Sunday, December 09, 2007

Devil's Food Cake Recipe

Ask and ye shall receive!

First a little background:

I took a week long pastry course several years ago as a present to myself, since I really like to bake. This recipe is from that course, in the section on cakes, as is the buttercream icing. I learned a lot that week and bought a lot of gear from the local restaurant supply house. If there's one thing I've got, it's kitchen gear. Other women collect shoes, I collect baking gear.

My strong suggestion before you bake this is that you have a heavy duty mixer (i.e. KitchenAid - I love mine!) because you're going to run it for several minutes with this recipe. Second, get good, straight sided 8" circular pans with 2" sides. I used my old pans purchased from the grocery store with sloped sides and not quite enough depth for the amount of batter this recipe makes and one kind of overflowed and semi-collapsed on itself. Shh! Don't tell Eric! Third, quality ingredients mean a quality product so use real butter, real vanilla and good chocolate. For the amount of time you spend baking, the product should be worth the time invested.

Devil's Food Cake
Yield: 2 8" cakes
Recipe adapted for CO elevation from Cook's Illustrated March & April 2000


4 oz unsweetened chocolate, chopped (use the good stuff)
1/4 cup Dutch processed cocoa
1 1/4 cup boiling water (intensifies chocolate flavor)
3/4 cup (3.75 oz) all purpose flour
3/4 cup (3 oz) cake flour
3/4 tsp baking soda
1/4 tsp salt
8 oz unsalted butter, softened (2 sticks)
1 1/2 cup (10.5 oz) packed dark brown sugar
3 large eggs, room temperature
1/2 cup sour cream, room temperature and stirred smooth
1 tsp vanilla extract (real, not imitation)

  1. Adjust oven racks to upper and lower middle positions. Preheat oven to 350 degrees.
  2. Butter 2 8" round pans with butter and line bottom of pans with parchment paper rounds, then butter parchment and dust pans with cocoa.
  3. Combine chocolate and cocoa in medium bowl, pour boiling water over and whisk until smooth. (Note: do this step early so the chocolate has time to cool down before you add it.)
  4. Sift together flours, baking soda and salt onto sheet of waxed or parchment paper. (Or another bowl, I'm not picky!) Set aside.
  5. Place butter and brown sugar in bowl of a standing mixer and beat on medium-high until light and fluffy, about 3 (to 5) minutes. Scrape down bowl with rubber spatula.
  6. On med-high, begin to add eggs one at a time, beating 30 seconds after each addition.
  7. Reduce speed to medium. Add sour cream and vanilla and beat until combined, about 10 seconds. Stop mixer and scrape down bowl.
  8. With mixer on low, add about 1/3 flour mixture, followed by 1/2 chocolate mixture. Repeat, ending with flour mixture. Beat until just combined, about 15 seconds. Do not overbeat. (Overbeating results in the production of gluten which makes your cake chewy instead of tender. Not what you're after.)
  9. Remove bowl from mixer, scrape bottom and sides with rubber spatula and mix gently to thoroughly combine.
  10. Divide batter evenly among cake pans (Note: you could even use 3 8" pans if you wanted skinny layers.), smooth batter to edges of pan with spatula.
  11. Bake 30-35 minutes. (Note: At 15 minutes, I rotate my pans and swap positions if they're both on the same rack. Obviously it will take even less time if you're using 3 pans.) Invert cakes onto cooling racks. Cool completely before icing.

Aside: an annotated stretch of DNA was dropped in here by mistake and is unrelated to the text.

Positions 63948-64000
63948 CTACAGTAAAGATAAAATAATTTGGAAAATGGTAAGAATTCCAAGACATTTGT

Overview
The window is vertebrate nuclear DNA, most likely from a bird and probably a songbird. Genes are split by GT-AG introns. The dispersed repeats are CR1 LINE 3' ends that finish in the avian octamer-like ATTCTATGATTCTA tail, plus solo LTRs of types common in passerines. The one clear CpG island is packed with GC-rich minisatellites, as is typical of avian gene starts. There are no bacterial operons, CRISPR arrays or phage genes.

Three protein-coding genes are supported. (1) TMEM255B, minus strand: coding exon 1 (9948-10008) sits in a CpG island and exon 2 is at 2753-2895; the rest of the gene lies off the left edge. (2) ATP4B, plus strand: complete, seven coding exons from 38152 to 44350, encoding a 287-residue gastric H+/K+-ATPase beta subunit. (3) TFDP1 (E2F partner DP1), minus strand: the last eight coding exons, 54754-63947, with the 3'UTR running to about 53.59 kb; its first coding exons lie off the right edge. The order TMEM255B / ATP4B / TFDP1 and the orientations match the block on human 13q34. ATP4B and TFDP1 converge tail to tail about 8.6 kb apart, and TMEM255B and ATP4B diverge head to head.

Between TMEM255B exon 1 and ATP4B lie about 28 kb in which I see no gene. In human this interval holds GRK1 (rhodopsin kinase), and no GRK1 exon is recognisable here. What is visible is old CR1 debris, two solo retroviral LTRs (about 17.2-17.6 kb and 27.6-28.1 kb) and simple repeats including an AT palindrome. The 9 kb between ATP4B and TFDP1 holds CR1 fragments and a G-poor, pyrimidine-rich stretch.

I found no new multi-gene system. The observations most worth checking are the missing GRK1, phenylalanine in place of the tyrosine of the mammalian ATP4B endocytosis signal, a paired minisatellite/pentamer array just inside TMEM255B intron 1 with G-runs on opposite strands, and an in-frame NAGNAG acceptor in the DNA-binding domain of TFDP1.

Classic Buttercream
Yield: 6 cups


1 3/4 cup sugar
1/2 cup water
3 egg yolks
2 whole eggs
1 lb unsalted butter, softened
1 tbsp pure vanilla extract or other flavoring to taste

  1. Place water and sugar in small saucepan and stir to combine over medium heat until sugar dissolves.
  2. Cover pan and bring to a boil and continue to cook the sugar to 240 degrees. (Yes, you need a candy thermometer.)
  3. Place yolks and whole eggs in mixer bowl and whip on medium speed with the whip attachment until light and fluffy. (Note: this step takes place at same time as #2 because it takes several minutes to cook the sugar solution and several minutes to whip the yolks. You're going for a light lemon-y yellow color, and kinda creamy in texture. The eggs gain a lot of volume in this step.)
  4. With the mixer running on medium (KitchenAid: 4), gradually pour the sugar syrup into the egg mixture being careful not to pour it directly on the whip attachment.
  5. Let the mixer run on medium speed until the egg mixture has cooled and become smooth. This will take several minutes. Test by turning the mixture off and inserting a finger into the mix. (Note: you're looking for cool enough to the touch, not cool or truly cold. You don't want to melt the butter in the next step either, just incorporate it.)
  6. Add the butter one tablespoon at a time, allowing each addition to be absorbed before adding the next. When all the butter has been added, continue to mix until the buttercream is smooth.
  7. Add the vanilla or other flavoring. If the buttercream appears curdled, add more butter, one tbsp at a time until the mixture has a smooth consistency. Increasing the speed of the mixer briefly may also help bring the buttercream together.
  8. Use immediately or store refrigerated until ready to use. Bring to room temperature before mixing briefly to restore consistency.


Red Flashlight said...

Hatchet - thank you so much for sharing this recipe! Your cake that night was just amazing. :)

Missy said...

Thanks so much!

Ashlee said...

This looks amazing!! Says pregnant with twins lady... how else do you think I found this blog? ;-)

Woman with a Hatchet said...

Hi Ashlee! Good luck with your twin pregnancy!

Line up help starting now! Woo! Twins are a LOT of work. Bake while you can!

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